In 1962 Jamaica gained her independence from the UK. From this independence a world-renowned sound emerged from this small island in the Caribbean. Reggae’s birth initially began in the ’50s and early ’60s with “Bluebeat”, “Ska”, and “Rock Steady”, all of which evolved from Jamaican “Mento” as well as a heavy dose of American Soul, Jazz, and R&B. By the late ’60s, studios like Studio One began recording artists with a slower rhythm and more bass. This new sound, known as “Reggae,” quickly came to dominate Jamaican radio and dance halls.
Deeply rooted in R&B, many Reggae artists have recorded dozens (if not hundreds) of covers of popular Billboard hits. Many of these artists and producers took the liberty to mash up their own signature sound with the original, giving it a new twist. Let’s start with some of the oldies but goodies.
Gwan… Shock out to these 12 “original” Reggae covers!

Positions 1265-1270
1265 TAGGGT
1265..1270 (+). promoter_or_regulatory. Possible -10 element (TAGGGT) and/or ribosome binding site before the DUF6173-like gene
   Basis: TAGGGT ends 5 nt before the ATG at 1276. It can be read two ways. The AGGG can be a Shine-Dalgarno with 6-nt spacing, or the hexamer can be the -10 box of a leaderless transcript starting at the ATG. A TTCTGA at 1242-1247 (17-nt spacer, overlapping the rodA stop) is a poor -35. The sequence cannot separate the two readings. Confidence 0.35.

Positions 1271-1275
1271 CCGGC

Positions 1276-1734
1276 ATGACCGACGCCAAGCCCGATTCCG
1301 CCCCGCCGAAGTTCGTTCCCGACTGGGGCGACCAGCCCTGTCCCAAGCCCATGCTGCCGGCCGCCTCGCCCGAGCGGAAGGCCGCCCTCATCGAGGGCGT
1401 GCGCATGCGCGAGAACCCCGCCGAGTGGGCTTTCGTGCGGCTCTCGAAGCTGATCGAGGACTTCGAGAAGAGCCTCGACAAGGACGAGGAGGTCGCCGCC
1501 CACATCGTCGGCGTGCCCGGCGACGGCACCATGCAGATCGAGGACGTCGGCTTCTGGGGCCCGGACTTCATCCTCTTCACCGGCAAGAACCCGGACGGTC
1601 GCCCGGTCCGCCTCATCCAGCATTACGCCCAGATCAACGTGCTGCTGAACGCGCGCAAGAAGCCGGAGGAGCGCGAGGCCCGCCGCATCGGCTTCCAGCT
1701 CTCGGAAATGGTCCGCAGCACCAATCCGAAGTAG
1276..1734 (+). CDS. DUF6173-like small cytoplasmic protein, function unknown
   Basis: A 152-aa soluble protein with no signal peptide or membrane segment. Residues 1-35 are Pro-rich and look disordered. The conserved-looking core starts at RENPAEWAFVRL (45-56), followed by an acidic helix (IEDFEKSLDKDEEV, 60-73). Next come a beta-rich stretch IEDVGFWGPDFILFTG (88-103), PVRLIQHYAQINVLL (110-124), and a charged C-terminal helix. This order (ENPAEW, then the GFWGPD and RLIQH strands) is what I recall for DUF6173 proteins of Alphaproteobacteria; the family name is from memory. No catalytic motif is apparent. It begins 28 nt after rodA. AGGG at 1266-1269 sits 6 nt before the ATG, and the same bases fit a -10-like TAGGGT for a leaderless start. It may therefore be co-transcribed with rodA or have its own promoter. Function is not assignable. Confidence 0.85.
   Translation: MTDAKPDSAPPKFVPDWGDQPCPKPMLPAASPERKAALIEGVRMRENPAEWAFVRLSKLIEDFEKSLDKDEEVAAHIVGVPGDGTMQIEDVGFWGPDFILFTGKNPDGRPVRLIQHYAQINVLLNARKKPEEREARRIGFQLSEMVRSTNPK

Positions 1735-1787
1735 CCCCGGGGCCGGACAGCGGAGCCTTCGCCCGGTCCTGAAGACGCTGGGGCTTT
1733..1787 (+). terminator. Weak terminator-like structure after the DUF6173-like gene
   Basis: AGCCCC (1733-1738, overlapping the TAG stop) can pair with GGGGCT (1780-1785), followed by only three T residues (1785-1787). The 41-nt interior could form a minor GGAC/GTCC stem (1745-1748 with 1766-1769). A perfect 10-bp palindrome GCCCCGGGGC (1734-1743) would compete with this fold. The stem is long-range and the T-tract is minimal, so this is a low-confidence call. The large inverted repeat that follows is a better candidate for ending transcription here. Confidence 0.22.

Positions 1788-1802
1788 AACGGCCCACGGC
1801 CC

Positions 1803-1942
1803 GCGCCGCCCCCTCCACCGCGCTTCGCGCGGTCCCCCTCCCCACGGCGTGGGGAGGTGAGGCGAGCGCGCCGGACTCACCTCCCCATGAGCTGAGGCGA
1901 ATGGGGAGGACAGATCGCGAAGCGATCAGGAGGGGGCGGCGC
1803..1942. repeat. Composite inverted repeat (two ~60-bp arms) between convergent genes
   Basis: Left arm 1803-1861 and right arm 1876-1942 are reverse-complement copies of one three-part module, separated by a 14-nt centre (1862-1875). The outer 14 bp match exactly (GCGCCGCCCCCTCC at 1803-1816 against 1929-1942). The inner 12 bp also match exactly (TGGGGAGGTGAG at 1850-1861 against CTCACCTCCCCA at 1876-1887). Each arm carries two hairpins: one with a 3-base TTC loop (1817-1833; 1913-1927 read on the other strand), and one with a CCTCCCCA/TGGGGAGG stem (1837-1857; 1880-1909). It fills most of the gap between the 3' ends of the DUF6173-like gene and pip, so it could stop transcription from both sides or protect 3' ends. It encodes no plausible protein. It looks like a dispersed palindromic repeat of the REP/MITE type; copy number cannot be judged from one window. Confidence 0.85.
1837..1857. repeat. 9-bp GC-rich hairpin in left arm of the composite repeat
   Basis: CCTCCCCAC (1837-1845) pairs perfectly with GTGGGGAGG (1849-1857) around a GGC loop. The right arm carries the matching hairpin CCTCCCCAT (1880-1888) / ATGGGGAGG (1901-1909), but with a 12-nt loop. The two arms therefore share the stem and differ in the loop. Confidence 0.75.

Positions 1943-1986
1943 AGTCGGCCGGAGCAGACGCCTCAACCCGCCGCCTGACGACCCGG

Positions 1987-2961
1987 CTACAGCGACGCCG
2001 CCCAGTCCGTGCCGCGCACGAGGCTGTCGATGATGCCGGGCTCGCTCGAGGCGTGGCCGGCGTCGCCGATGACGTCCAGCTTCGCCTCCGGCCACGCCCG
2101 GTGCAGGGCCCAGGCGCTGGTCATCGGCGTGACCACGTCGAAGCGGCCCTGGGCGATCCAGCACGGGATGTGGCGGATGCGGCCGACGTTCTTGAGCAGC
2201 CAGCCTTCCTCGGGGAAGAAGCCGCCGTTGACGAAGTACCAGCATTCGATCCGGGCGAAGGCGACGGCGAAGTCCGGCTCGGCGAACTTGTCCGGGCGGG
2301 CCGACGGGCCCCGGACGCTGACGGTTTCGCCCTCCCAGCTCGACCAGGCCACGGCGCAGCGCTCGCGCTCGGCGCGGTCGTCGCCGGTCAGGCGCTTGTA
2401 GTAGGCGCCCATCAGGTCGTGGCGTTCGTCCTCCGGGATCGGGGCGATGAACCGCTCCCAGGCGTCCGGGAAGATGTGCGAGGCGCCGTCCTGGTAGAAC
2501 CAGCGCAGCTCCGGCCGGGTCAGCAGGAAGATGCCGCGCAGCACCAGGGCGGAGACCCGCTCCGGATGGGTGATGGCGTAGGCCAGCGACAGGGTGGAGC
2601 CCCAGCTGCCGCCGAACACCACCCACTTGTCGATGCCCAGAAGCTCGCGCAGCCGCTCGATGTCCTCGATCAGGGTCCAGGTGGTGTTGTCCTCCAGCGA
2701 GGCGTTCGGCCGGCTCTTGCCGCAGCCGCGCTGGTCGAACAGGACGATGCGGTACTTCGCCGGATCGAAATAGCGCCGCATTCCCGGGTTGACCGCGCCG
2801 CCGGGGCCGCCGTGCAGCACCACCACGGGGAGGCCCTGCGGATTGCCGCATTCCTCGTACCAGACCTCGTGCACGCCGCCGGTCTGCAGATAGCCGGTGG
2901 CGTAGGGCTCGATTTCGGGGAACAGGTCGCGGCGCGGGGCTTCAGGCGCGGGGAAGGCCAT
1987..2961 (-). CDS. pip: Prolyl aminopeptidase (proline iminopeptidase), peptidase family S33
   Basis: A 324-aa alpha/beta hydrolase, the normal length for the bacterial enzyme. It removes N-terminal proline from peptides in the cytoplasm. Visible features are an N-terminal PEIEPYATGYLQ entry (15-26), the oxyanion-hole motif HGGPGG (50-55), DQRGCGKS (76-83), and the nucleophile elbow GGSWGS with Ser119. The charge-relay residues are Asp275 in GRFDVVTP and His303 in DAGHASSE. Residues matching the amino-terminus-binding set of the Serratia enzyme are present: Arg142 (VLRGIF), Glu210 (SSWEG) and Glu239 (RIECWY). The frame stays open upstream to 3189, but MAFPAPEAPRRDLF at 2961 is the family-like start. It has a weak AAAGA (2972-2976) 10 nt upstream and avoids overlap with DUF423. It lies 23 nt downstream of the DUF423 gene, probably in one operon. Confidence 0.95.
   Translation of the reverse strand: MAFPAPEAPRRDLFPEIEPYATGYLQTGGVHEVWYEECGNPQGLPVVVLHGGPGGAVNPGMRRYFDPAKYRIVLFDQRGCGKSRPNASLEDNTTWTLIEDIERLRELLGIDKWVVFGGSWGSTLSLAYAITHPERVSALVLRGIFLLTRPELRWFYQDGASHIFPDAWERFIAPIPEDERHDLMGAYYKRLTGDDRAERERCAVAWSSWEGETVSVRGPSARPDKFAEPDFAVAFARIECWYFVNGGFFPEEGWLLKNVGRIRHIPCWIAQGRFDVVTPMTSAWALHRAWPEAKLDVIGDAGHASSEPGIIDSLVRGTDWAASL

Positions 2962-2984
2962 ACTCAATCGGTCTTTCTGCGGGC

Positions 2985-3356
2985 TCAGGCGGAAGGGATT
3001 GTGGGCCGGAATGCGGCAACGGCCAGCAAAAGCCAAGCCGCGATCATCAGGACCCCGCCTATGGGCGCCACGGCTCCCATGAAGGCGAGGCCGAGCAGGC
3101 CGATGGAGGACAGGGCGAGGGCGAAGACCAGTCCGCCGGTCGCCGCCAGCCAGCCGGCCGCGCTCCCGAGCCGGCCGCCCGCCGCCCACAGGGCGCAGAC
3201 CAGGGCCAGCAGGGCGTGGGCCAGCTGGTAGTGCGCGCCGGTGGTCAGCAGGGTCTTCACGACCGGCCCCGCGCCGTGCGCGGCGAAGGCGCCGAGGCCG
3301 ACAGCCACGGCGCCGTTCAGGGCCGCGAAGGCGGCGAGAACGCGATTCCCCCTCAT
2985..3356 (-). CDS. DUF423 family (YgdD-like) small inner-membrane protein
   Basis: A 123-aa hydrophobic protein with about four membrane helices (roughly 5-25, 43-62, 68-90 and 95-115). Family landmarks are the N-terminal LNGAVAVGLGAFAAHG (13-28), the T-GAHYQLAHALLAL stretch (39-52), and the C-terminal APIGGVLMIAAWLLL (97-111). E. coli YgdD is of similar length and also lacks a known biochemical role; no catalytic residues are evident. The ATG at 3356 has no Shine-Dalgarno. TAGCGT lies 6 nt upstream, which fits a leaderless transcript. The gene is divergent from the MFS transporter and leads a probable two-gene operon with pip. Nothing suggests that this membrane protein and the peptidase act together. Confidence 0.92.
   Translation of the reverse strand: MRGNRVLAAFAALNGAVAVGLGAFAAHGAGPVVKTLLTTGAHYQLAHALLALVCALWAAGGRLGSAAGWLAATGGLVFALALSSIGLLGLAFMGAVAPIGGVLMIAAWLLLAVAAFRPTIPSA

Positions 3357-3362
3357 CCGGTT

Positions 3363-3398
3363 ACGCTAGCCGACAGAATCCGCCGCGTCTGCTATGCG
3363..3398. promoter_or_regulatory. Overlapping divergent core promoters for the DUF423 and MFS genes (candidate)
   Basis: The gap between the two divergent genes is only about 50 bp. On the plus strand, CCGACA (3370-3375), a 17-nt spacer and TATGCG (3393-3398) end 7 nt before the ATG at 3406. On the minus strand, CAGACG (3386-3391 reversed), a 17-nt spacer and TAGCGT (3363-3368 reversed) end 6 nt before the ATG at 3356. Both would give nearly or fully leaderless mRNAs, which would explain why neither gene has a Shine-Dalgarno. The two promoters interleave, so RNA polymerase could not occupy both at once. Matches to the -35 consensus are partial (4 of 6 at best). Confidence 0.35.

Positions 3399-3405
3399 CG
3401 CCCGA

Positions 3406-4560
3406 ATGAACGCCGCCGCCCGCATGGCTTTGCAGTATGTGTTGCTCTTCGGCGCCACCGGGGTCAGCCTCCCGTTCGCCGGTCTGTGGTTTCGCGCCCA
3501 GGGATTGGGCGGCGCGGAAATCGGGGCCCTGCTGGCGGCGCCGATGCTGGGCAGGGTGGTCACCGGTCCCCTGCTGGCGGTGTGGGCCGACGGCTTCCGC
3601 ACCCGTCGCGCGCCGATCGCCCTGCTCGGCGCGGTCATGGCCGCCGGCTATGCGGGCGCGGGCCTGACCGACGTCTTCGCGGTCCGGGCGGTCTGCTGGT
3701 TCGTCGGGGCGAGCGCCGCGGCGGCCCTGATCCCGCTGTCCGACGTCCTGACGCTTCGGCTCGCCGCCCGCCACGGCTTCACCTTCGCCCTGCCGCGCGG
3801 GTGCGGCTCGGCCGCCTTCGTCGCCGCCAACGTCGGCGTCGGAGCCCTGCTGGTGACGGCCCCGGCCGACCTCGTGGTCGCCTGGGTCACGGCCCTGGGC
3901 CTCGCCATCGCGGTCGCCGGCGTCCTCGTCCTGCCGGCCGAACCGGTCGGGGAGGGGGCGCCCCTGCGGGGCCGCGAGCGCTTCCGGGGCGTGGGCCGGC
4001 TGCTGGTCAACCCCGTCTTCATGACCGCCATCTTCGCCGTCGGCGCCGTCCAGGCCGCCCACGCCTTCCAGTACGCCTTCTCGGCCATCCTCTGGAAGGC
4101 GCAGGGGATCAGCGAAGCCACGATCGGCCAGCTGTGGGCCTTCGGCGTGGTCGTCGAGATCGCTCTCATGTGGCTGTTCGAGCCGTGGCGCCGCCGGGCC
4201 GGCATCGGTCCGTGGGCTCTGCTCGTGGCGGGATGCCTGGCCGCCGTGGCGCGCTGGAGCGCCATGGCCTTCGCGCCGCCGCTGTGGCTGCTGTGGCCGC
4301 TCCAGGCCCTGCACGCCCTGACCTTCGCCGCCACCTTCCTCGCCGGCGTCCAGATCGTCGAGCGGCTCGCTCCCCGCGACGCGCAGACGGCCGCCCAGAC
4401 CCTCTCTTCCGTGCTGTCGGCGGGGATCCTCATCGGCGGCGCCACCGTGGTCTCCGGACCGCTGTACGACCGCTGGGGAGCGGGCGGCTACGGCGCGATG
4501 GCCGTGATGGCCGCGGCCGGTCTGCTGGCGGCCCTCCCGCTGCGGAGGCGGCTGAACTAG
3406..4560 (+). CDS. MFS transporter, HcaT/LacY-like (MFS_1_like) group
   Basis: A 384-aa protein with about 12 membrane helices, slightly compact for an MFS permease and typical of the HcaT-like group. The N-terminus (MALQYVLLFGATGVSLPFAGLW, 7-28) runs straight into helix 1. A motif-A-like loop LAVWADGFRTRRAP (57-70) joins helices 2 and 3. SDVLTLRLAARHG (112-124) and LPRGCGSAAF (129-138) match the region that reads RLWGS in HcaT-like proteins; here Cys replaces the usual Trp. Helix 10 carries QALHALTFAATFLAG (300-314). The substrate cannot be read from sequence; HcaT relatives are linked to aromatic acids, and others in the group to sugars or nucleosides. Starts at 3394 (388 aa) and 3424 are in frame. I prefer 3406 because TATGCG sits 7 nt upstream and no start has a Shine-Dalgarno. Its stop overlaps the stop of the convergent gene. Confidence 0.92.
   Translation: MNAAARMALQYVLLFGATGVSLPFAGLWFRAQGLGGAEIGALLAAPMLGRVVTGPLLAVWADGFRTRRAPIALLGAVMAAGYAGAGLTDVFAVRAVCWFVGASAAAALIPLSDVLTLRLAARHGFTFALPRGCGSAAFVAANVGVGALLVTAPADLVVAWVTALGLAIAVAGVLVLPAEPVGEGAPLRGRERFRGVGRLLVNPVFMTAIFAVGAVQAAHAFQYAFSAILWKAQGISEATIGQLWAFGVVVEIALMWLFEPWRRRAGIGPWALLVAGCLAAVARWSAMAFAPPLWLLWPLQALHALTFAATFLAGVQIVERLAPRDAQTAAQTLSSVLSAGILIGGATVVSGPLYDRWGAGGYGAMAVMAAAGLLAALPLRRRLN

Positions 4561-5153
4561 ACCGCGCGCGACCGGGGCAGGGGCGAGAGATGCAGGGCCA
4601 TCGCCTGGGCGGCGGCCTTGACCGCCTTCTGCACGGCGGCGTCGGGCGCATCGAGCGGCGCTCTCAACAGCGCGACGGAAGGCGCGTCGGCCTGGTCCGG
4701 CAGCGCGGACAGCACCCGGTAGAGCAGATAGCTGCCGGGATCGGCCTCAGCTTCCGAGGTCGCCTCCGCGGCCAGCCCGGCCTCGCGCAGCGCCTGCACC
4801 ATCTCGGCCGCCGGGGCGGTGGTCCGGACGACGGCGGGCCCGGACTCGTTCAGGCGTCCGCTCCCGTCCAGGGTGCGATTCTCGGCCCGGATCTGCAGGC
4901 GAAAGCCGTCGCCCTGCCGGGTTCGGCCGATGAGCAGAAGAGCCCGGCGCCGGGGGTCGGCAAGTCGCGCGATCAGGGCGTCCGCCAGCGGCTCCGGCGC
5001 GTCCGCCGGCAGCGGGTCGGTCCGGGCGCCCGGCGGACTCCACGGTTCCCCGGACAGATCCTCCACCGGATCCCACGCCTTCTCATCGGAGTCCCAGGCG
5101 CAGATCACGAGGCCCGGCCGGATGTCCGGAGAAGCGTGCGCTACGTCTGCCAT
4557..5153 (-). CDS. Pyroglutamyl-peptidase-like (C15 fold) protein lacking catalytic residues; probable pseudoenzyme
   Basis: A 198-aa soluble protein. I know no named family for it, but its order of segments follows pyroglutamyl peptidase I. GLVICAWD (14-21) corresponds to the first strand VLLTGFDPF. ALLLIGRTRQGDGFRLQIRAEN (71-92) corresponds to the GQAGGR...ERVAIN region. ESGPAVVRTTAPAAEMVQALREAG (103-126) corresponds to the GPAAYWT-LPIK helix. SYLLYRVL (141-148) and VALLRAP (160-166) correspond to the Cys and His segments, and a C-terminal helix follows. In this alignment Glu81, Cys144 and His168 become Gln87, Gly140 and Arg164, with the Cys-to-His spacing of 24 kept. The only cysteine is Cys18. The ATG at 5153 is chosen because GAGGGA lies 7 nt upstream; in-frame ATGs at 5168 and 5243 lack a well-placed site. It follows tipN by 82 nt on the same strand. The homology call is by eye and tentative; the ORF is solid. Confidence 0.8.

12. The Silvertones, “Midnight Hour”
Let’s start with the one of the true soul standards. “Midnight Hour” originally was recorded in 1965 by the soulful Wilson Picket. By 1968 the Silvertones with Tommy McCook made it their own as the cover trend began to catch fire. Love the Treasure Isle label.
11. Horace Andy, “Ain’t No Sunshine When She Gone”
Bill Withers record “Ain’t No Sunshine” on his album Just As I Am in 1971. This track was produced by legendary, Booker T. Jones. Withers’ “Ain’t No Sunshine” went on to win the 1972 Grammy for Best R&B song. Horace Andy got behind the mic to pay high grade homage to this forever R&B classic, produced by Bunny Lee.
10. The Heptones, “Suspicious Minds”
Even the King of Rock, Elvis Presley, was recognized by the Heptones 1971. “Suspicious Minds” was originally recorded by the writer of the song, Mark James in 1968. One year later, Elvis found himself back on the top of the charts with his version. Didn’t take long for The Heptones to record their version at Studio One.
9. Susan Cadogan, “Fever”
Who gives you “Fever? Your temperature will rise listening this cover featuring the seductive voice of Susan Cadogan. The original tune was first recorded by Little Willy John in 1958. Peggy Lee’s jazzy, steamy version from 1959 will make you melt as well. Many artist have covered this song. Beyoncé gave us all a slight “Fever” in 2007 cover version.